On a recent trip to the east coast, I was reminded of how normal Hanukkah is in other parts of the country. I popped into a CVS in Sharon, MA to buy some water and a newspaper. As I headed to the refrigerator cases at the back of the store, I was caught up short by an entire aisle dedicated to Hanukkah decorations. The shelves were stocked with cards, wrapping paper, Hanukkah-themed toys, and candy treats. I actually thought to myself, “who is buying this stuff?” Then I remembered that I was on the South Shore of Boston where every third person is Jewish. This is close to where my grandparents lived when I was growing up and I spent most of my summer holidays with them. In Sharon, as in many places in and around big cities, Hanukkah is not a novelty; it is part of the season. I grabbed a roll of wrapping paper. No need to explain anything in the checkout line.
For a period of time—from intermediate to middle school—my older boys avoided going into stores during the holiday season. They simply found the Christmas displays overwhelming, one more reminder that our family was unusual, outside the norm, other. Now as high school students, they are more secure in their identity. Moreover, the close-knit Greencastle community has become their support network. Their friends, teachers, and neighbors no longer consider them strange for not celebrating Christmas, and they confidently wear their “ugly Hanukkah sweaters” to school on “ugly Christmas sweater day.” This year, our youngest took it upon himself to go to the principal to ask if he could bring in a menorah for the school’s holiday display. I am proud of him for his initiative, but I have to ask, “Why didn’t the school put up a menorah? What if there were no Jewish kids in the school? Would anyone bother to acknowledge other holiday celebrations? And, more importantly, how does that help our children learn to appreciate and value the traditions of others?”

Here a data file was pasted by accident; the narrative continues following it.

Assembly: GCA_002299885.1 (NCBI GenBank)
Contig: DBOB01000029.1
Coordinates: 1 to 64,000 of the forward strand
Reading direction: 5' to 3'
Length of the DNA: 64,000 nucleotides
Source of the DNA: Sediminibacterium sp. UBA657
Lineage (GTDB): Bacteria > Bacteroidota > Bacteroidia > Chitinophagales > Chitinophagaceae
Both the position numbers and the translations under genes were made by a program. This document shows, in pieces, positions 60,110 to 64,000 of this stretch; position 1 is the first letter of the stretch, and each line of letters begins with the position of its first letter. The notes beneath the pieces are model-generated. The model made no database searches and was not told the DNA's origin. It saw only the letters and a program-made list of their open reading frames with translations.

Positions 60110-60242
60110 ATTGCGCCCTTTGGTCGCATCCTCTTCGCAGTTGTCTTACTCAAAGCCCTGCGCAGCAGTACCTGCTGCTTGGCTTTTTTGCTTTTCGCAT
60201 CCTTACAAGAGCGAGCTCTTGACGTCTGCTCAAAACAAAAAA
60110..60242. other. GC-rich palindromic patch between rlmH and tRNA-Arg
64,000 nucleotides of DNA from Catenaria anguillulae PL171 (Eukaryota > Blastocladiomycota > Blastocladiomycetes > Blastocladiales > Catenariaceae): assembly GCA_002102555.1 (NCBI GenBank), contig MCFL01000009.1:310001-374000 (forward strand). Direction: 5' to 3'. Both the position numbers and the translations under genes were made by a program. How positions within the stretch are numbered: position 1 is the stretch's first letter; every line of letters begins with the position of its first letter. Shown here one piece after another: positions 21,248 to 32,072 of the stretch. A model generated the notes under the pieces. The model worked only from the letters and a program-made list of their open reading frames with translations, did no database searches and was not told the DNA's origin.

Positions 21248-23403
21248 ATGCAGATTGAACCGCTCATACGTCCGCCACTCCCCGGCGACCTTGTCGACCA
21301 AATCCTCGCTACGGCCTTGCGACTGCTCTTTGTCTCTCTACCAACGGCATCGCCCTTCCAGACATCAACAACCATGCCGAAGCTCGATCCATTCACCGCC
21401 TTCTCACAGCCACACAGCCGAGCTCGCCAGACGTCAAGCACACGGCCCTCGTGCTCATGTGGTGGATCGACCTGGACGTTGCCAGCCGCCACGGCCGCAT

My husband and I strive, with more or less success, to teach our children to respect others but also to stand up for themselves. Sometimes, however, it is just easier, and possibly safer, to fade into the background. As anti-semitism in the United States is coming out of the shadows, I catch myself hesitating to identify myself and members of my family as Jewish, especially to people I have just met. Let’s be honest. Historically, Indiana does not have a great track record when it comes to combating racial, ethnic, and religious discrimination. It can sometimes feel like we are living on the frontier. Interestingly, in 1899, Indiana’s Jewish population was 25,000 (tied with New Jersey). The current population is only 17,000, despite the fact that the overall US Jewish population has increased by almost 6 million.
Nevertheless, being on the frontier can have its advantages. We have forged our own traditions for the holidays. For the last ten years or so, we regularly celebrate Hanukris (or Chanuchris—no one knows the proper spelling because it was invented by our middle son and his best friend), which involves getting together with close friends, exchanging gifts, and sharing the season over a beautiful roast (lamb, goose, turkey, or whatever else we feel like cooking), potato latkes, and a traditional mid-western casserole (which we jokingly refer to as the ‘Christian side dish’). Our family’s holiday season is no longer complete without Hanukris.
Whatever holiday or festival we choose to celebrate, whatever decorations we do or do not display in our homes schools, and businesses, whatever services we do or do not attend, and whatever foods we eat, I hope that at this coldest and (technically) darkest time of the year, we can all bring more light into our lives, affirm our love for our family and our neighbors, and wish each other peace and joy in the year to come.
Rebecca Schindler has been teaching Classics and Classical Archaeology at DePauw University for 18 years. She spends her summers in Italy where she is the director of the Lago Trasimeno Archaeological Project. She lives in Greencastle with her husband and children